We began in New York, meeting the survivors from the 1960s, interspersed with film clips of those who have departed, from Andy Warhol, in a sense the leader of the pack, to Roy Lichtenstein and Robert Rauschenberg. The tone was set with a very emotive interview with James Rosenquist who, as a young man, had migrated to New York from Minnesota, and earned his living in the late 1950s working in a dangerous and skilled job painting the enormous billboards which are still such a scenic feature of the city. Rosenquist (main picture, with Sooke)  is only in his early 80s – late middle-age by today’s standards – but played the laconic ancient burdened by old age to perfection, finally confounding his interviewer by saying he was tired. His F-111 (1964-1965), a 23-section painting 86 feet in length, is one of the defining images of Pop, depicting what was then the most technologically advanced fighter bomber of the Vietnam war. The American economy, the feisty Rosenquist told us, is built on selling weapons of war, his country’s prosperity still dependent, he sadly and realistically noted, on the military and defence. Plus ça change.

Pop artists in the 1960s were defined by the old guard and the critics as the New Vulgarians, accused of unfiltered appropriation of magazine and newspaper imagery. However, Sooke showed us the differences with a Lichtenstein bathing beauty painting and its original source, the artist turning and manipulating his found image into something meaningful, memorable and critical. The incredibly impassive Andy Warhol was something else: he ruthlessly used screen-printing to mass-produce his prints: as he said, he would make a portrait for anybody who asked, basing the image on his own one-off photograph, for $40,000 a pop, pun unintentional. He even had a line in portraits of dogs. He was the court painter of his day, the Van Eyck of his era, starting appropriately with a whizzy career in drawings for fashion ads.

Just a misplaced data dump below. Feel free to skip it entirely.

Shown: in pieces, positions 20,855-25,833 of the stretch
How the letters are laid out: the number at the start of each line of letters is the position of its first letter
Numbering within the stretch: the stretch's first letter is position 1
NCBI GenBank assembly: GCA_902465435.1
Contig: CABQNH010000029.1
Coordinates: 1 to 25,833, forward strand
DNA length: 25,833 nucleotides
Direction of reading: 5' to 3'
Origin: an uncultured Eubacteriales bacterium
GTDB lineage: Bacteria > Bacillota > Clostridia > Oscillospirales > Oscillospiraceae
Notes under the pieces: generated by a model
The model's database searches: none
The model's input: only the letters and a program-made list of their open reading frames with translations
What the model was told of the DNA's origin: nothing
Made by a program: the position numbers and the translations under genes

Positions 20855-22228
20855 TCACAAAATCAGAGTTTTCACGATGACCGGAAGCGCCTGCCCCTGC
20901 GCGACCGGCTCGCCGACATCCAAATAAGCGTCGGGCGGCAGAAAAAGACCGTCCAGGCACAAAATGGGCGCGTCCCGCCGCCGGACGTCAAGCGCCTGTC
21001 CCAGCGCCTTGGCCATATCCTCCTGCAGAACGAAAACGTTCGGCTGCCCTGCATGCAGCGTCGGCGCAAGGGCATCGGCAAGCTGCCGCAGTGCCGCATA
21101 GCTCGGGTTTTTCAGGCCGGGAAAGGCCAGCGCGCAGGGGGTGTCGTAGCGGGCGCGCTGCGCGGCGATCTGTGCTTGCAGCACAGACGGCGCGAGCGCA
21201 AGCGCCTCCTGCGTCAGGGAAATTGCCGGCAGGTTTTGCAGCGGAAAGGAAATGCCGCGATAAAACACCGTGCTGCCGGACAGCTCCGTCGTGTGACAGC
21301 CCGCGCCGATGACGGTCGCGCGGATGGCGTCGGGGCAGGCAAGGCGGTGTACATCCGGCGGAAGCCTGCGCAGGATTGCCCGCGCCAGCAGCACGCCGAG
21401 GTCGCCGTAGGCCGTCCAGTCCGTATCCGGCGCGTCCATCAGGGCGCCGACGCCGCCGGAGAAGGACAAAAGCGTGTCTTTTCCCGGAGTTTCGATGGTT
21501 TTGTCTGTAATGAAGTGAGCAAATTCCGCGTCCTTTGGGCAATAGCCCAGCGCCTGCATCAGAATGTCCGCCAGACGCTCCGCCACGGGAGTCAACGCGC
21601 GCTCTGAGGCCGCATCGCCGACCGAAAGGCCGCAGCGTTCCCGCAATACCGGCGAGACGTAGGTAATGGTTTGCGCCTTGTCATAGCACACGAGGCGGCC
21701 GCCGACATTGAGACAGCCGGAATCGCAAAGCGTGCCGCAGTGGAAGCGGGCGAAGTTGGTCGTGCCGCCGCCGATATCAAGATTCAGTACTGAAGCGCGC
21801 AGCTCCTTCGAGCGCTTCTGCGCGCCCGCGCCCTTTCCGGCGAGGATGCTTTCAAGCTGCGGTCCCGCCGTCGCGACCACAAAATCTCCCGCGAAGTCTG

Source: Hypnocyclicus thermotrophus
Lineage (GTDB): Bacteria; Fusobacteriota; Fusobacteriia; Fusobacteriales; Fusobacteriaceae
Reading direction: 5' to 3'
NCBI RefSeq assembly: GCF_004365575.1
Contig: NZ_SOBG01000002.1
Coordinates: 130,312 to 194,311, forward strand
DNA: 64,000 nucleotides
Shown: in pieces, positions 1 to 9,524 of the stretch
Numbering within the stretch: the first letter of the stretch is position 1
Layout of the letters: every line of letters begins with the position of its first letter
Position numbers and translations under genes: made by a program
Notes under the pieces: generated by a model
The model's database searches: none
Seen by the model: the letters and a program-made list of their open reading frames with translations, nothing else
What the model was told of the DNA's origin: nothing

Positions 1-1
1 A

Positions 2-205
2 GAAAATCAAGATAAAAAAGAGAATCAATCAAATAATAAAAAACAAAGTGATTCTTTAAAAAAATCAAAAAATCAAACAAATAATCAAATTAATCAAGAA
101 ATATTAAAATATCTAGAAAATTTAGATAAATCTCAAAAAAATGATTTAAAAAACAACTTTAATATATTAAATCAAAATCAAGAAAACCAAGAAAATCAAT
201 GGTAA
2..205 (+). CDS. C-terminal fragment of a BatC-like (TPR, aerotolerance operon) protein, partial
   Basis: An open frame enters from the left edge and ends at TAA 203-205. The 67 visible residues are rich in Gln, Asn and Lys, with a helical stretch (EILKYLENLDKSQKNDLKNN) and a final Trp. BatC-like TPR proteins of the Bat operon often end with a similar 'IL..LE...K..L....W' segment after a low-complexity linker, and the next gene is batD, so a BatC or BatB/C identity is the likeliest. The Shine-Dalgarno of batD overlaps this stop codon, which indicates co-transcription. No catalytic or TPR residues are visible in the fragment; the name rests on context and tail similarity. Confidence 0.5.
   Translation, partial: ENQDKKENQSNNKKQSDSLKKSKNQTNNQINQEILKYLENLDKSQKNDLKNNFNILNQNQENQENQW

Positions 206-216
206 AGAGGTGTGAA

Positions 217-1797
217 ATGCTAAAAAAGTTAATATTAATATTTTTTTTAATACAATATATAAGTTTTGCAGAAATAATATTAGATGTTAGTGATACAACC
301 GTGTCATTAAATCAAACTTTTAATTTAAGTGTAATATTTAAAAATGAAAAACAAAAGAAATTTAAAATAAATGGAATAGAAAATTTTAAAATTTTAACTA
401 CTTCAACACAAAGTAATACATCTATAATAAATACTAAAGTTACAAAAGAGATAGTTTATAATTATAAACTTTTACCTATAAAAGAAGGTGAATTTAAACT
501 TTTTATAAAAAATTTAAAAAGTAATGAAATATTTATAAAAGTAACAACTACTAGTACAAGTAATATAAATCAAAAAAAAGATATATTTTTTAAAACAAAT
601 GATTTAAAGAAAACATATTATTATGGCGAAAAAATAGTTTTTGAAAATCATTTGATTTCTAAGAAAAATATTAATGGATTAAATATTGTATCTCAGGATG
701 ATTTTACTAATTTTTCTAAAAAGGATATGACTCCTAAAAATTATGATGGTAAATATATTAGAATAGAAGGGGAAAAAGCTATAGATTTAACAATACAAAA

Two other American titans were interviewed. At 86, Claes Oldenburg was the elder, his career moving from 1960s happenings to huge replications of items from ice-cream cones to clothes pins. (Unseen, alas, was his unrealised project for a huge ball and cock for the Thames, to flush it away.) The younger was Ed Ruscha, the kid from Oklahoma now more than at home in Hollywood, the chronicler of parking lots and garages, not to mention the iconic HOLLYWOOD sign and other inescapable American motifs. He turned out to be a self-proclaimed patriot, ironic yes, but loving too towards the emblems and symbols of the USA.